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APCP 2017 Annual Report to the National Statistician

  • 1.  APCP 2017 Annual Report to the National Statistician

    Posted 19-01-2018 15:42
    Dear users,

    Today we have published the Advisory Panels for Consumer Prices 2017 Annual Report to the National Statistician.

    You can find it on the new APCP landing page on the UKSA website here:
    https://www.statisticsauthority.gov.uk/about-the-authority/committees/advisory-panels-for-consumer-price-statistics/

    Kind regards,
    Helen

    ------------------------------
    Helen Sands (Prices Division, ONS)
    ------------------------------


  • 2.  RE: APCP 2017 Annual Report to the National Statistician

    Posted 20-01-2018 18:55

    Dear Helen Sands:

     

    Thank you for the annual report on the two advisory committees. I am sure you will receive many interesting comments from members of this group about what is in the reports. However, I would like to complain about something that isn't mentioned in the annual reports at all: studying a replacement methodology for package holidays and other seasonal products.

     

    The report makes repeated references to how the work plan evolved out of recommendations of the January 2015 Johnson report. This is certainly not the case where package holidays are concerned. The Johnson report states (see p.165):

     

    Package holidays collectively represent around 6 per cent of CPIH, and are amongst the most time-consuming items in the basket of goods and services to collect. The issue with holidaysarises because holidays purchased at different times of year are quite different products; a holiday in Austria in January is quite different to one in July. ONS's consumer price statistics deal with this by forming price relatives that compare the current month price for a holiday with the same holiday a year ago, rather than the price base period. The price index is then formed as a weighted average of the price relatives observed so far. This is different to the methods used elsewhere in the index and results in price change for the holiday items lagging the rest of the index. Eurostat have started to look at ONS's method; we agree it should be a priority.[Italics added.] This also applies to the accommodation services proxy, which covers some holiday accommodation in the UK.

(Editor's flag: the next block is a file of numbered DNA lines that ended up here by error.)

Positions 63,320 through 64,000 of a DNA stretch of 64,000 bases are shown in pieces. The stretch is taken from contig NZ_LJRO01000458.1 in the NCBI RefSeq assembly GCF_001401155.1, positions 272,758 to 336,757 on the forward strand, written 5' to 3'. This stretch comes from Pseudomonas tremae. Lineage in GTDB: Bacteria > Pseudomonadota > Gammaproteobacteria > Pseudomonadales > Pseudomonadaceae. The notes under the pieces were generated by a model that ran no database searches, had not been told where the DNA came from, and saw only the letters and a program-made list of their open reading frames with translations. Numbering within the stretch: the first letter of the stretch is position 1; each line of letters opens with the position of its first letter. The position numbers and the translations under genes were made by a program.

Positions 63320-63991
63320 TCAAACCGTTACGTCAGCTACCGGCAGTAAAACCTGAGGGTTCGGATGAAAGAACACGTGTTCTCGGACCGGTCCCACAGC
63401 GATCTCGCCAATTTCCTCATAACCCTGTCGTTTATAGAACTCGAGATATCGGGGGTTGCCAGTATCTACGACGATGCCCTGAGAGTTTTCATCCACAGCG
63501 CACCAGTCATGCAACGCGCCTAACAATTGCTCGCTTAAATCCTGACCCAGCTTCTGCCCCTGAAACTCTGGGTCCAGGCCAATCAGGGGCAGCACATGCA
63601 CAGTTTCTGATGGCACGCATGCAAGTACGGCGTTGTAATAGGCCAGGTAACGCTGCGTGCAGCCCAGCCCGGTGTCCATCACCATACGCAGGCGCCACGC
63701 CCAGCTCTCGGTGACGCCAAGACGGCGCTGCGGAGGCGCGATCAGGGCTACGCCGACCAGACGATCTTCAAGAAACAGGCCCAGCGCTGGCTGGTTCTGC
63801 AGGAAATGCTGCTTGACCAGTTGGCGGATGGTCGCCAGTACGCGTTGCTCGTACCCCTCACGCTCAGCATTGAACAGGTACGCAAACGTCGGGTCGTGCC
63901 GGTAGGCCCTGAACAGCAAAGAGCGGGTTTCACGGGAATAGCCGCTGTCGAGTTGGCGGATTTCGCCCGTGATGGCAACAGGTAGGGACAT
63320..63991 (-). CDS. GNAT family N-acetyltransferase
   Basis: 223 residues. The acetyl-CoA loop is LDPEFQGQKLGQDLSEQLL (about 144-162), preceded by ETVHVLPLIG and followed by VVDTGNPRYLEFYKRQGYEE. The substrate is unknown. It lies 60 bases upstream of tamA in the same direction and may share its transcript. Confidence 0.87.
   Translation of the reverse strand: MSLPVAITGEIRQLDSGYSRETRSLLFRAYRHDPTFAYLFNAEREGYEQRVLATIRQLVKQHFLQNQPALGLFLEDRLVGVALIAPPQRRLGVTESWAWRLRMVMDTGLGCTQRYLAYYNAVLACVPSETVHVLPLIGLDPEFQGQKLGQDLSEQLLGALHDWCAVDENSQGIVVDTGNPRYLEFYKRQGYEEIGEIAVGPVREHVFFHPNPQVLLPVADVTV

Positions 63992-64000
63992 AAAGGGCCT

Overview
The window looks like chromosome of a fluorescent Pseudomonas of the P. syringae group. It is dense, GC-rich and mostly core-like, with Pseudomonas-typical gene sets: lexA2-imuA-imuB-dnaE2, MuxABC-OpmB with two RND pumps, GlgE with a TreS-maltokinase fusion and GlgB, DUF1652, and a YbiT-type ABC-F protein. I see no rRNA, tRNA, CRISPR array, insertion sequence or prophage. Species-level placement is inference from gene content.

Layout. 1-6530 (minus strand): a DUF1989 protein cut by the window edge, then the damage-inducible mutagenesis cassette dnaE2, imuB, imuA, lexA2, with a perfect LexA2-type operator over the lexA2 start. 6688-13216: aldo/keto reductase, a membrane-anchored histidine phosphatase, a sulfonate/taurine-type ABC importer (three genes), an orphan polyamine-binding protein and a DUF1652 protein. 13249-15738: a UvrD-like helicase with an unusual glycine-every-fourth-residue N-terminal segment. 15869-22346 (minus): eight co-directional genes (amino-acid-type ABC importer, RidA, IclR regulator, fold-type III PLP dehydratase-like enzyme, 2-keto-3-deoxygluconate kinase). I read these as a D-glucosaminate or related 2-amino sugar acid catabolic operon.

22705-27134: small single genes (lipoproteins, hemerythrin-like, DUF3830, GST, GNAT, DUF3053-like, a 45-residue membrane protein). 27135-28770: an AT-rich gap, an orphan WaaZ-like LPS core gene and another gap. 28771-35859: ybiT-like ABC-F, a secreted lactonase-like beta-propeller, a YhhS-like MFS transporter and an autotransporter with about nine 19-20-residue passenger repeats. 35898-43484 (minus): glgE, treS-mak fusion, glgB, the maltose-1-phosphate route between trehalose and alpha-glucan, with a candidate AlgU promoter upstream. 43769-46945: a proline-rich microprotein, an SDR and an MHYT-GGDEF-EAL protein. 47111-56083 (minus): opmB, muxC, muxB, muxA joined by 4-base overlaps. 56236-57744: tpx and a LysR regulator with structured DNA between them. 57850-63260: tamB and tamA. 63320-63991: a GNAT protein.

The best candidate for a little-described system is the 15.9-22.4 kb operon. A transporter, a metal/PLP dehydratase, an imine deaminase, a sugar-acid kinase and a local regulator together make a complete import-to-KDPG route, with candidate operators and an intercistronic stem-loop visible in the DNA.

Mr. Johnson does not mention, and was possibly unaware, that horse racing admissions are treated in the same way as package holiday trips.

    Eurostat's verdict on the methodology, referenced by Mr. Johnson, was expressed in its July 2015 HICP Compliance Report. Unsurprisingly, it found the methodology non-compliant, as it employs an ersatz for of seasonal weighting, quite different from the 'class-confined seasonal weights index' permitted by Eurostat, which is also dysfunctional.  For package holidays the ONS should apply the agreed methodology of following the prices of the same products from month to month. In October 2016, the ONS issued a workplan that said:" In 2015, Eurostat published the UK Compliance Report 21 which stated that ONS's method for package holiday collection is non-compliant. This is because price relatives for package holidays are calculated by comparing the price in the current month with the price the same month a year ago, rather than comparing the price with January." (Actually, that's not what the Eurostat report said, although it is true it is non-compliant in that way.) The workplan provided for a compliant methodology to be introduced in 2019, i.e. just a week or so before the UK is supposed to exit the EU.